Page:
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    Apr 23, 2013, 05.49 PMby Charlotte Blakey

    This is great, I have a book about making a block from fabric but have not had the time to do it as it is a lengthy process and takes two people and I just can’t find the time. With this though I can draft the block pattern and then the book is a great reference for how to manipulate it into something wearable. A Perfect Fit: Create Personalized Patterns for a Limitless Wardrobe by Lynne Garner. A great little starter book.

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    Nov 15, 2012, 02.05 AMby Twik

    Ahoyhoy, drew this block up last night, and just did a mock up in some old fabric to see how I went. So great! I’m a complete novice, I estimated most of the measurements using your suggestions, and my cutting and sewing was a real rush job – yet still, it’s such an amazing fit! I’m so grateful you took the time to make this as a free resource, and doable for beginners. To be honest, the terminology of blocks – let alone darts – were completely foreign to me before going through your tutorial. I’m still a little fuzzy on what I’m going to do with my new block, but even still, it’s clear you’ve put a really valuable resource within my grasp. Thank you!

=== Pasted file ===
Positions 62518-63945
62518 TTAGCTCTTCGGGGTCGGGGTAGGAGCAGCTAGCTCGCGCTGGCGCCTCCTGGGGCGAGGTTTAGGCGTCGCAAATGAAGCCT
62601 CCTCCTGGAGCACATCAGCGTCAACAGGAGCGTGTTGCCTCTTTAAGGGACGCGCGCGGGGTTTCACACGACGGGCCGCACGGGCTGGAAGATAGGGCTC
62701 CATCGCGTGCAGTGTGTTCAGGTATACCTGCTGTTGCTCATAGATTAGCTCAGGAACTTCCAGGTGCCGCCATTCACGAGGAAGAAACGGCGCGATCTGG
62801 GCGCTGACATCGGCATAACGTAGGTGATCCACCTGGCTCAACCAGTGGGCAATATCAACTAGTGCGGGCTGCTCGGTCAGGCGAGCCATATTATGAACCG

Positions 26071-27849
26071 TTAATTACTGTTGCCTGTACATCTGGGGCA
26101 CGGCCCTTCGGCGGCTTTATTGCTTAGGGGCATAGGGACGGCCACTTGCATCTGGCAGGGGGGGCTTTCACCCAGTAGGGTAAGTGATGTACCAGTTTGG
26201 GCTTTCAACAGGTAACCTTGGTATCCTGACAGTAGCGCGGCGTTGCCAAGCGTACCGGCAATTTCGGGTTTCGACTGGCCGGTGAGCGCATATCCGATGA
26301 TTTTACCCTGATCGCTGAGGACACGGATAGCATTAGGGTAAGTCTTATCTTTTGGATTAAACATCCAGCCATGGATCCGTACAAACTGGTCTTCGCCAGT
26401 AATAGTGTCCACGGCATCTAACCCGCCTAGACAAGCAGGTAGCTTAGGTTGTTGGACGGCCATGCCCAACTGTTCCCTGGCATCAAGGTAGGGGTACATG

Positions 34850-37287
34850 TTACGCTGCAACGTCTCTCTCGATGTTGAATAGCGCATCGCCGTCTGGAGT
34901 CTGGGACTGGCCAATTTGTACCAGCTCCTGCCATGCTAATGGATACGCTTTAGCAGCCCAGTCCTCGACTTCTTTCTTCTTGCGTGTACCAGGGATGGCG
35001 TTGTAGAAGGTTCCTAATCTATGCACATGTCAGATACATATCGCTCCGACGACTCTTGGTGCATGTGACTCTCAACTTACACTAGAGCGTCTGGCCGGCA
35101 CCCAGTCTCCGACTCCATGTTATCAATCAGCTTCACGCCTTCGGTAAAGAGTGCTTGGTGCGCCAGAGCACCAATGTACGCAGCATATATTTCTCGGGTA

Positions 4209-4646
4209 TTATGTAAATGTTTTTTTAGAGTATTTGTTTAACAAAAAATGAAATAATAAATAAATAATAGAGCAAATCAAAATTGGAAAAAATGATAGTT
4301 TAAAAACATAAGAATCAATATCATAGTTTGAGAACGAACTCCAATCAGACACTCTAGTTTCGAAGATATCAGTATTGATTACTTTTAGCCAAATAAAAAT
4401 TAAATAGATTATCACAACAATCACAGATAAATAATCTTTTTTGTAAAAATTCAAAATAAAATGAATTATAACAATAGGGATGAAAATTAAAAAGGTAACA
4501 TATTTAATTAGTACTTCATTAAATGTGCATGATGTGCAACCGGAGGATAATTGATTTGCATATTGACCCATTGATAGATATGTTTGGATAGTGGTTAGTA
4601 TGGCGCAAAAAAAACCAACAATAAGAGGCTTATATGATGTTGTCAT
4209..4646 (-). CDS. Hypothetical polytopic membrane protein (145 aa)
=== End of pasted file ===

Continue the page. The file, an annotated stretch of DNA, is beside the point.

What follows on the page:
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    Apr 3, 2012, 10.15 PMby Alix Day

    Thanks so much for putting this up. The fit was near perfect first time. The only problem was a slightly gaping armhole at the front and the darts seemed to angle inwards too much from the bust apex to the waist. I finished my first self-drafted dress using this sloper as a base from which to draft the top half – the fit is ten times better than any commercial pattern.

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    Feb 19, 2012, 12.44 AMby niord marie antoinette

    I got the answer for my question on page 13. I didn’t realize that 7cm is the base dart measurement. I am a novice.